Department of English
The English department believes that the study of literature, language, and writing elevates our minds, enlarges our capacity to understand and communicate, and integrates liberal learning. Our curriculum includes courses in British, Irish, American, and postcolonial literatures; film, the history and structure of the language; and creative writing.
The English literature major exposes students to a variety of ways of reading, understanding, and writing about literature. Our courses are characterized by frequent discussion, and most emphasize original analysis and independent research. The requirements for the major ensure that each student will have a grounding in literary history, as well as many opportunities to choose courses that reflect and develop her particular interests. Students majoring in English Literature choose from an array of courses organized according to
- Period (e.g. Nineteenth-Century Women Writers, Medieval Romance)
- Genre (e.g. Postmodern Fiction, Developments in Drama)
- Survey (e.g. British Literature to 1700, The Literature of Ireland)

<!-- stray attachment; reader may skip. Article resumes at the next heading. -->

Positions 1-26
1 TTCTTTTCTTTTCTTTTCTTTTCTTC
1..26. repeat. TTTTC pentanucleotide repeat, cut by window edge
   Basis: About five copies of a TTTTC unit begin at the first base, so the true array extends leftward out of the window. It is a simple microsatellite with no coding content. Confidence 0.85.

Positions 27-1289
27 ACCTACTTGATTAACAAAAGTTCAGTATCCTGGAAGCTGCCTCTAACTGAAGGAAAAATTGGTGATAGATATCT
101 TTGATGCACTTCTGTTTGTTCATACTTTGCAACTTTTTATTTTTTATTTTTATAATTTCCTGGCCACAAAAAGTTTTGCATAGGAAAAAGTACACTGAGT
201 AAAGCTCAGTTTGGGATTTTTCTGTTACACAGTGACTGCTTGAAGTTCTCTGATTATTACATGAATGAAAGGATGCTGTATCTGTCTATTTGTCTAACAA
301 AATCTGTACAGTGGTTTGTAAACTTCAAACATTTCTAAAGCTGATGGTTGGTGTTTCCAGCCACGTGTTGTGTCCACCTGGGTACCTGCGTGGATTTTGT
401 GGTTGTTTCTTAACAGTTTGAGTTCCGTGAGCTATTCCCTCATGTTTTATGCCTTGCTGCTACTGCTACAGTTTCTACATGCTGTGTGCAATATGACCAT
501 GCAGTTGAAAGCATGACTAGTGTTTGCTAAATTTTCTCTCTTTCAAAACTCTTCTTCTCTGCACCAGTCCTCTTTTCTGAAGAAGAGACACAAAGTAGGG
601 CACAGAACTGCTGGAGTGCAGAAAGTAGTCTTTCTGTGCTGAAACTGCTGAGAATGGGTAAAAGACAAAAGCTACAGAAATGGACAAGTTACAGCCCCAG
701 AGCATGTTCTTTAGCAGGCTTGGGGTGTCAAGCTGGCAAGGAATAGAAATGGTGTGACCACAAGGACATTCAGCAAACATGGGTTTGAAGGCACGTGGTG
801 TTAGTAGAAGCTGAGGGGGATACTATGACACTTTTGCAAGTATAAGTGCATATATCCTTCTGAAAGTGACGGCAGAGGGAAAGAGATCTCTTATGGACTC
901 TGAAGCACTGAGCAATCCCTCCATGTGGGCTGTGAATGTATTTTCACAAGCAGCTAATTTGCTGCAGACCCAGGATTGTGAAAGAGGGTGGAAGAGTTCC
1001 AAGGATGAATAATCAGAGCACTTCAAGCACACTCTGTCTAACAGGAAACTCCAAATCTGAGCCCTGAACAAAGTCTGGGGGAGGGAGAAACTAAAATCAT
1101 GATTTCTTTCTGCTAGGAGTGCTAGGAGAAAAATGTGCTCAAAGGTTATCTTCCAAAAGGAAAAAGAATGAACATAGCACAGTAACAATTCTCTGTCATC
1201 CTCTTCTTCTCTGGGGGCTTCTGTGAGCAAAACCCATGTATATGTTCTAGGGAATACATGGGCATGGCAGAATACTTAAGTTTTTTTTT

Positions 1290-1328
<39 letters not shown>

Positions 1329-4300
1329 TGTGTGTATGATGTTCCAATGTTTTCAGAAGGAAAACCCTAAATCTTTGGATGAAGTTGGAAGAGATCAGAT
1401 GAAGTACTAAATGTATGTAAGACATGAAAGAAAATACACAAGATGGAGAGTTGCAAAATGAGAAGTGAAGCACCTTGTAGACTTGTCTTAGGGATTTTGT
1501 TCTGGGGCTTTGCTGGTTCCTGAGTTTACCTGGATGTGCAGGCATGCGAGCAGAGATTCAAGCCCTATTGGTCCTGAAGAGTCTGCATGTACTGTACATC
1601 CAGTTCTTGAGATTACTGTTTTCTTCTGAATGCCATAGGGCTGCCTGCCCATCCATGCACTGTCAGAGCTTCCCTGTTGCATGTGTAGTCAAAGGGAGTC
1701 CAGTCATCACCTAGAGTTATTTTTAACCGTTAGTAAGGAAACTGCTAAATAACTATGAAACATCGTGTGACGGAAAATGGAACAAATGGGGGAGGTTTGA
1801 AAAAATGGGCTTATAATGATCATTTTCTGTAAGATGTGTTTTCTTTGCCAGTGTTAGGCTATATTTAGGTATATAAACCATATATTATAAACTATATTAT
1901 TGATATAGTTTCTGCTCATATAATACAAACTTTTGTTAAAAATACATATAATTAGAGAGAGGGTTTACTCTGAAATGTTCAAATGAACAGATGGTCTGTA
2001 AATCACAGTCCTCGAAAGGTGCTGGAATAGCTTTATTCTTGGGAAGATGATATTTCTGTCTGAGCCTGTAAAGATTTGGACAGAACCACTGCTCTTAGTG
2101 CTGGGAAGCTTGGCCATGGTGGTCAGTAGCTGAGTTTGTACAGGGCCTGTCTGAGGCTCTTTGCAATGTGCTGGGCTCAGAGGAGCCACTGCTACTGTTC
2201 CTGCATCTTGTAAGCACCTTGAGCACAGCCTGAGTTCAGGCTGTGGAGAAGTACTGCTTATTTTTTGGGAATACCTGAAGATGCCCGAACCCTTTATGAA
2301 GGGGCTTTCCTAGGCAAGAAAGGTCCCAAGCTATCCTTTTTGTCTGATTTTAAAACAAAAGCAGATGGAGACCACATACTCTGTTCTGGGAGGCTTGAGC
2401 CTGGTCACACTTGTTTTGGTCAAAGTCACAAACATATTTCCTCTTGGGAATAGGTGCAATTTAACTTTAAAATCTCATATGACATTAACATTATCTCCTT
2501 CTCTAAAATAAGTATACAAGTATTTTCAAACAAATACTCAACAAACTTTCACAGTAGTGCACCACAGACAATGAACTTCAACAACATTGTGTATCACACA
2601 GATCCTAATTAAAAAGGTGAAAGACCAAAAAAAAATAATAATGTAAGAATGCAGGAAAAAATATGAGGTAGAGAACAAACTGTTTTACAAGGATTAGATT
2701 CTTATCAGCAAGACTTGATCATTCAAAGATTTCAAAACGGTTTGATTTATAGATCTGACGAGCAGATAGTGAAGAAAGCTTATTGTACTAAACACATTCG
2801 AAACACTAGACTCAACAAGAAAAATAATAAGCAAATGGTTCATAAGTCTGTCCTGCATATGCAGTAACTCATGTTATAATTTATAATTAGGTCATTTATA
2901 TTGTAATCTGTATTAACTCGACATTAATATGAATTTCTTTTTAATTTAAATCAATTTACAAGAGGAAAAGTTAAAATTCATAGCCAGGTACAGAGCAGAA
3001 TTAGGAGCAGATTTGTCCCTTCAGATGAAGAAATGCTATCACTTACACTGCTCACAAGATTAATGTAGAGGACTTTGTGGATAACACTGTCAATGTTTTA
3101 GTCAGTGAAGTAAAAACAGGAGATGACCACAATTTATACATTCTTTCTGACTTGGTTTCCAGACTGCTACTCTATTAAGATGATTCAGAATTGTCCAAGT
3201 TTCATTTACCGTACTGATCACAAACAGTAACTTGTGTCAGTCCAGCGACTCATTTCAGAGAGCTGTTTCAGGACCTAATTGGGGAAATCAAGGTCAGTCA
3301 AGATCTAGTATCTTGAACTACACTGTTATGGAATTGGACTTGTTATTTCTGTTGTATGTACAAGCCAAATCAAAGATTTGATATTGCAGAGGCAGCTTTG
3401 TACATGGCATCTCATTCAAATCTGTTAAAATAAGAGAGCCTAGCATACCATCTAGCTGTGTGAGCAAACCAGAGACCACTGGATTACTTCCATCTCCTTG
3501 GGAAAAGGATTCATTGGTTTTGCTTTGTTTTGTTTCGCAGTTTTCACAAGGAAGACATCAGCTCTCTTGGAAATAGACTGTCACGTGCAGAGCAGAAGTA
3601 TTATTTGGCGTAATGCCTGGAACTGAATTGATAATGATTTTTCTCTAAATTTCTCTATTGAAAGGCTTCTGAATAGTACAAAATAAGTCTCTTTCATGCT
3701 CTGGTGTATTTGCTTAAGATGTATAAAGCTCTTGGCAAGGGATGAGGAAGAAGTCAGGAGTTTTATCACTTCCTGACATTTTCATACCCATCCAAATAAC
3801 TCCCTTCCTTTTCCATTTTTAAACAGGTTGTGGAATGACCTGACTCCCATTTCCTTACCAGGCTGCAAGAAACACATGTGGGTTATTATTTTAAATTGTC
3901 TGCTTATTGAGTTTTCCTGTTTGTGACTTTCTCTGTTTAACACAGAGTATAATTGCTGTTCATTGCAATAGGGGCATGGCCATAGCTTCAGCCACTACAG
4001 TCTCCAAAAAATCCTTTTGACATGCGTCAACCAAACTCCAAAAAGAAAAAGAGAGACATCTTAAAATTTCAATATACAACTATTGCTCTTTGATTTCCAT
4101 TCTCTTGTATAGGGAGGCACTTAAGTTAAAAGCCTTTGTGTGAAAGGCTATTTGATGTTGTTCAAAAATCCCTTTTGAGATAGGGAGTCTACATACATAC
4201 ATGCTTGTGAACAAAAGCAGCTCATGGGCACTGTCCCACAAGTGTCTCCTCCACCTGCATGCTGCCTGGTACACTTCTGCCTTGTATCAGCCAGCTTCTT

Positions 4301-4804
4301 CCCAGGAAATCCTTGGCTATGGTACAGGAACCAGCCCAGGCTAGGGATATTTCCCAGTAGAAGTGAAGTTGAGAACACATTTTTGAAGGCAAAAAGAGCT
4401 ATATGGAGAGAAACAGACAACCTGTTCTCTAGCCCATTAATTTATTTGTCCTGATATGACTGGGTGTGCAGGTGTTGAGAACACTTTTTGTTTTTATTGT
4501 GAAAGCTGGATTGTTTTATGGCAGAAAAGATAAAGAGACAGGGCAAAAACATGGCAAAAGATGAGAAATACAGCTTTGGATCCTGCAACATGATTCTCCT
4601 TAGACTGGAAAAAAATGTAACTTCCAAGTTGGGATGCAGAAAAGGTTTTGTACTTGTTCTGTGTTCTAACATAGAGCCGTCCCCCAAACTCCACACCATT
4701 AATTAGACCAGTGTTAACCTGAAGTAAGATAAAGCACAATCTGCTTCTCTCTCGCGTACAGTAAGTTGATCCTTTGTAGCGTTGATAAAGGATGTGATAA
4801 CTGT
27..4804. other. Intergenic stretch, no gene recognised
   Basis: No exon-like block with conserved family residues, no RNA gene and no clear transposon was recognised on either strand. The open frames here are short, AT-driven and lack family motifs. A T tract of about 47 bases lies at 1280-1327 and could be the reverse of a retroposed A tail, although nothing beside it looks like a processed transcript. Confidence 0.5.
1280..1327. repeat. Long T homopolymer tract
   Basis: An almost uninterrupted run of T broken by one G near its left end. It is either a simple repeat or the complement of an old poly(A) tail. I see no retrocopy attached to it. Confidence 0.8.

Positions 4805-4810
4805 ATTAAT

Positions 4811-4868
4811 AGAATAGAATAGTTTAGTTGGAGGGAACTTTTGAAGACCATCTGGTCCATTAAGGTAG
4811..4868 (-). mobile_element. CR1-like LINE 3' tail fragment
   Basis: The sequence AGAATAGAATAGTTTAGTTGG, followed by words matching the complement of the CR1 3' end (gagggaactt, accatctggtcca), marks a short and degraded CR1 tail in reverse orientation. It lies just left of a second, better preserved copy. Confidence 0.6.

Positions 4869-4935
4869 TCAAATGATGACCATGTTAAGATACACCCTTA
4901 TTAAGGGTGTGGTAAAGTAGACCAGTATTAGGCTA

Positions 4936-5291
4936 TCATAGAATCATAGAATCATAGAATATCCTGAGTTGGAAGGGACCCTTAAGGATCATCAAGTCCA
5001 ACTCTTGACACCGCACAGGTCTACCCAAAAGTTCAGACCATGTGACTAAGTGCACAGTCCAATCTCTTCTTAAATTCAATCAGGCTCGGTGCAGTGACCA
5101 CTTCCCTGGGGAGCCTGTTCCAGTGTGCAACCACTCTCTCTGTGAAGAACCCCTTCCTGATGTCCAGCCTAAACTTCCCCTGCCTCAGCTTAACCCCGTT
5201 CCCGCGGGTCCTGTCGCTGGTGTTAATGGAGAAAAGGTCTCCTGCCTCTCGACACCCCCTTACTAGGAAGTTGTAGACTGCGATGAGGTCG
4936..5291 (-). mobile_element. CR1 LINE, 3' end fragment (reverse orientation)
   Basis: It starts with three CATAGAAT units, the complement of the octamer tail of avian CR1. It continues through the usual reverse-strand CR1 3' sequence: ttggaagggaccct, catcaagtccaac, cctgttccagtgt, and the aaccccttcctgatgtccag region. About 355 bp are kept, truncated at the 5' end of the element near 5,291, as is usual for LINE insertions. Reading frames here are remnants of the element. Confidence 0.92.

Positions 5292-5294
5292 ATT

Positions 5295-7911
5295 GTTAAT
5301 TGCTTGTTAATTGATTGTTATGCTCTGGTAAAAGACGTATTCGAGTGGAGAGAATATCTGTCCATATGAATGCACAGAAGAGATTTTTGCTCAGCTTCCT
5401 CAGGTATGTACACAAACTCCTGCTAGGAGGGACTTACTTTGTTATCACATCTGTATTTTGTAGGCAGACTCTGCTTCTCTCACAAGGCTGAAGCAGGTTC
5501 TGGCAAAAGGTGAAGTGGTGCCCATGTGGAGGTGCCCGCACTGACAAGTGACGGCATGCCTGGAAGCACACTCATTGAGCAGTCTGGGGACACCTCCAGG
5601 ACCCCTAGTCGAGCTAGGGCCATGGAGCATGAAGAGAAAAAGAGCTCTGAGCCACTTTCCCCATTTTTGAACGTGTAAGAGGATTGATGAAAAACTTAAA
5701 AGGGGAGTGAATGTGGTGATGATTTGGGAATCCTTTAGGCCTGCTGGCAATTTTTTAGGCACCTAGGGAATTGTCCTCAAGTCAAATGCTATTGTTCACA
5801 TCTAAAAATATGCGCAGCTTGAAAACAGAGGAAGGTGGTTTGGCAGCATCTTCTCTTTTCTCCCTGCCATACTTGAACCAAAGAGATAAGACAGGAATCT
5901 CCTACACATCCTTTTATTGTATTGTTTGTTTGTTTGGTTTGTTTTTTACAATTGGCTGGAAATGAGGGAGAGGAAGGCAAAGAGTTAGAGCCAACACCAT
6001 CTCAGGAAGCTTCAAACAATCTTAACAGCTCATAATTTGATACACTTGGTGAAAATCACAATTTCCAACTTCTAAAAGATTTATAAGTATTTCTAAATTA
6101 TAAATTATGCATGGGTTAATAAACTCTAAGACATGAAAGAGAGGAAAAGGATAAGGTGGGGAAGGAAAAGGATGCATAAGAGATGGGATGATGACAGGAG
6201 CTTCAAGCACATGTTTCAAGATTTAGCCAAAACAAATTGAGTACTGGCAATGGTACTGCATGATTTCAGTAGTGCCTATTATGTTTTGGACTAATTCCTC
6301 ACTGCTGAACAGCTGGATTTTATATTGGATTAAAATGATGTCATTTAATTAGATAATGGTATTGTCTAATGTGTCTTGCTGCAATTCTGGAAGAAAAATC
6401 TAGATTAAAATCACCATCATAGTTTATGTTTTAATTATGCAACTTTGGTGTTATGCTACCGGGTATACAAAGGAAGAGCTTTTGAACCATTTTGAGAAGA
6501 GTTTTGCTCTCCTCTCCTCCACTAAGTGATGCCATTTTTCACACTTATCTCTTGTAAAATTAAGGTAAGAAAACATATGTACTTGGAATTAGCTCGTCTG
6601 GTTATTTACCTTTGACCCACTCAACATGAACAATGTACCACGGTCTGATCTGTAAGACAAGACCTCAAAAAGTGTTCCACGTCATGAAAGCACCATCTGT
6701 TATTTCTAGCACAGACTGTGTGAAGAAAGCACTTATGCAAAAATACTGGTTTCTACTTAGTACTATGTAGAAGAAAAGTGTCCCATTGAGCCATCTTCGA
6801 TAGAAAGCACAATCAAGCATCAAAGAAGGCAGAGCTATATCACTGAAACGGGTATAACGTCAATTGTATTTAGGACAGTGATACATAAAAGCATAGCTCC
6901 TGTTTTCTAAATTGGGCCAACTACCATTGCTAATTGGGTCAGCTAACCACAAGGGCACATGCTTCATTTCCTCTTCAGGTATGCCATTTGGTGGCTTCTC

- Theme (e.g. Novels of Empire, South to Southwest: Multicultural Storytelling)
- Or single or double authors (e.g. Dante, Jane Austen, Hawthorne and James)
A system of rotating course topics assures that students have a wide variety of courses to choose from during their four years at Agnes Scott. All English majors take a foundation course, Perspectives on Literature (ENG 280), and a capstone course, Senior Research Seminar (ENG 480), in which they produce a substantial original work of literary criticism. Prospective English majors should enroll in ENG 280 and at least one more 200 level English course as early as their first year, but certainly during their sophomore year.
A major in English literature prepares students for almost any career in which analysis, writing, reading, research, and communication skills are important. Many of our graduates go on to do graduate work in English, journalism and publishing; some recent admissions have included
- Northwestern University (Medill School of Journalism)
- University of Rochester
- Washington University
- University of Massachusetts
- University of Illinois
- University of London
- University of St. Andrews
- University of Denver Publishing Institute
- The Shakespeare Institute at Stratford-Upon-Avon
Our English majors have also have gone on to law school, medical school, journalism school, business school, and other professional programs and to careers as diverse as teaching secondary English, editing, publishing, and working for nonprofits, to name only a few.